• Human anatomy and physiology
  • Record keeping
  • Medical terminology
  • Coding and insurance processing
  • Pharmacology
  • Clinical and diagnostic procedures
  • First aid
  • Office practices
  • Medical law and ethics

To date, there are 3 programs accredited by CAAHP and 6 programs accredited by ABHES in Missouri, and many more online.

You’ll be able to complete a certificate or diploma program in about 10-12 months, but an associate’s degree program will take about 2 years to complete because it also includes a general education core – a comprehensive set of courses covering mathematics, communications, the social sciences, the physical sciences, and more.

The additional time it takes to complete an associate’s degree may very well be worth your efforts. Employers often demand (or at least prefer) medical assistants who’ve completed an associate’s degree, so this degree often results in better/more varied job opportunities and greater earning potential.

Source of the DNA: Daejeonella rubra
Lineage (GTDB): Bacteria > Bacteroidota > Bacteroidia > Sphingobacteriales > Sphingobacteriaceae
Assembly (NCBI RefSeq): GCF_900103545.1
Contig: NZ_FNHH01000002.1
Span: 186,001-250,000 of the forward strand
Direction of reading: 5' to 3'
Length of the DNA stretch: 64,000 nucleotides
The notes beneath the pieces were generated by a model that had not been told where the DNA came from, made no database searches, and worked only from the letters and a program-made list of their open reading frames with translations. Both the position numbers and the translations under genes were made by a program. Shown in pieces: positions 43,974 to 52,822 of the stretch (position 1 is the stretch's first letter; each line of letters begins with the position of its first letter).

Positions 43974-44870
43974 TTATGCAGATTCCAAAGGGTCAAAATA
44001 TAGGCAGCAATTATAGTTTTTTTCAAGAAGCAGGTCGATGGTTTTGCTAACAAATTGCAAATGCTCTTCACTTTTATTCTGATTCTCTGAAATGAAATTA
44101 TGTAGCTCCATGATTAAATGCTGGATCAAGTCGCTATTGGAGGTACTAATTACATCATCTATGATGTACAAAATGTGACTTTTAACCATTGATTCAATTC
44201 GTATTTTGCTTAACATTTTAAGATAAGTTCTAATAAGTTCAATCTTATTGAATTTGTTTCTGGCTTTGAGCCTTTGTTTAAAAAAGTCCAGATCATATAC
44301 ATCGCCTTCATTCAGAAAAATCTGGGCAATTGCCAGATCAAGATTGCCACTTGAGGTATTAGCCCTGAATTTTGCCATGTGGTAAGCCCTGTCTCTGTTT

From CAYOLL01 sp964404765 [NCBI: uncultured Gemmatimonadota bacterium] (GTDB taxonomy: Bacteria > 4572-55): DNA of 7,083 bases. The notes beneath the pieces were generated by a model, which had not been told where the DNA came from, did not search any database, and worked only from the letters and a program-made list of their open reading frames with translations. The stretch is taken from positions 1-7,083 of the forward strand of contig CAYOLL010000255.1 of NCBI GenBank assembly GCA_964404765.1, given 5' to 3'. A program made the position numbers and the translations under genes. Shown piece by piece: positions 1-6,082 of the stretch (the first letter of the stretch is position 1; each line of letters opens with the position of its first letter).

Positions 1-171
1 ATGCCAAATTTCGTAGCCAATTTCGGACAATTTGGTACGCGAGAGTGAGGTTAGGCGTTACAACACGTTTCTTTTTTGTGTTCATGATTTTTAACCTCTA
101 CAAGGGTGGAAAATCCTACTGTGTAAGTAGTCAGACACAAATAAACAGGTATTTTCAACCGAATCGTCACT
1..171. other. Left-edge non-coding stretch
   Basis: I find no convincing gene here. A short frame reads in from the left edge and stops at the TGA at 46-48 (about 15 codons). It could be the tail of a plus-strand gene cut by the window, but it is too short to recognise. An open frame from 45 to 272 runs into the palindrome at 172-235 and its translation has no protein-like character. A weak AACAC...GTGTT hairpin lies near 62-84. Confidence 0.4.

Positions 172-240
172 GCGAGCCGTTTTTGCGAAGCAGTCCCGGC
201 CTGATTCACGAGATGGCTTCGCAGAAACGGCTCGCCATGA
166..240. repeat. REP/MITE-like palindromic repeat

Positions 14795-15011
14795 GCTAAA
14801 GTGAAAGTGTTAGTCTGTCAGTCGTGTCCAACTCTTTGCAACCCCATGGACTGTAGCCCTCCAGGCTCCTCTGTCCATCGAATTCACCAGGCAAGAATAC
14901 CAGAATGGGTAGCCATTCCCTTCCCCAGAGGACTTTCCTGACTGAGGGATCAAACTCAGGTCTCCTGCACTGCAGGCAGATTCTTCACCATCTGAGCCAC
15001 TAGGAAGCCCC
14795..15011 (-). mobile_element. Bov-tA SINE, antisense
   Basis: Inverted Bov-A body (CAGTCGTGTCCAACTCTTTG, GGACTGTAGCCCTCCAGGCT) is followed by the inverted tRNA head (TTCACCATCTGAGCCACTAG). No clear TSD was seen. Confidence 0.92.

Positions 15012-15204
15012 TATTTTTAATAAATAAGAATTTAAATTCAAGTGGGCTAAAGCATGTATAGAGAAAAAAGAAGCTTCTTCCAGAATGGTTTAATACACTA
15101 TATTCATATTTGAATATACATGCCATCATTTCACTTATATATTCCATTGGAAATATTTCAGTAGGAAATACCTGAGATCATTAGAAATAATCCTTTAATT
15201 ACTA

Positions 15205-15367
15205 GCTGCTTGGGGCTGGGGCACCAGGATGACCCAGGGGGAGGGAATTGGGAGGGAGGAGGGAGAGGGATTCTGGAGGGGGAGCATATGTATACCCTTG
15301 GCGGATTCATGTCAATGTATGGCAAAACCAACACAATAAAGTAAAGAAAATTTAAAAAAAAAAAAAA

And for medical assistants with an eye on advancing their education in the future, the Associate of Science (AS) in Medical Assisting is a great choice, as most of the courses in these programs easily transfer to a bachelor’s degree in a field like healthcare administration, health information management, and virtually any allied health field. Associate of Applied Science (AAS) degrees are also widely available. The AAS comes will the benefits of the AS but the credits won’t usually transfer to a bachelor’s.

 


 

Step 2. Consider Earning a National Credential in Medical Assisting

National certification isn’t legally necessary to practice as a medical assistant, but more often than not, you’ll find healthcare employers and physicians require medical assistants with one or more national certs, so it’s always worth your time to include one or two national designations on your resume.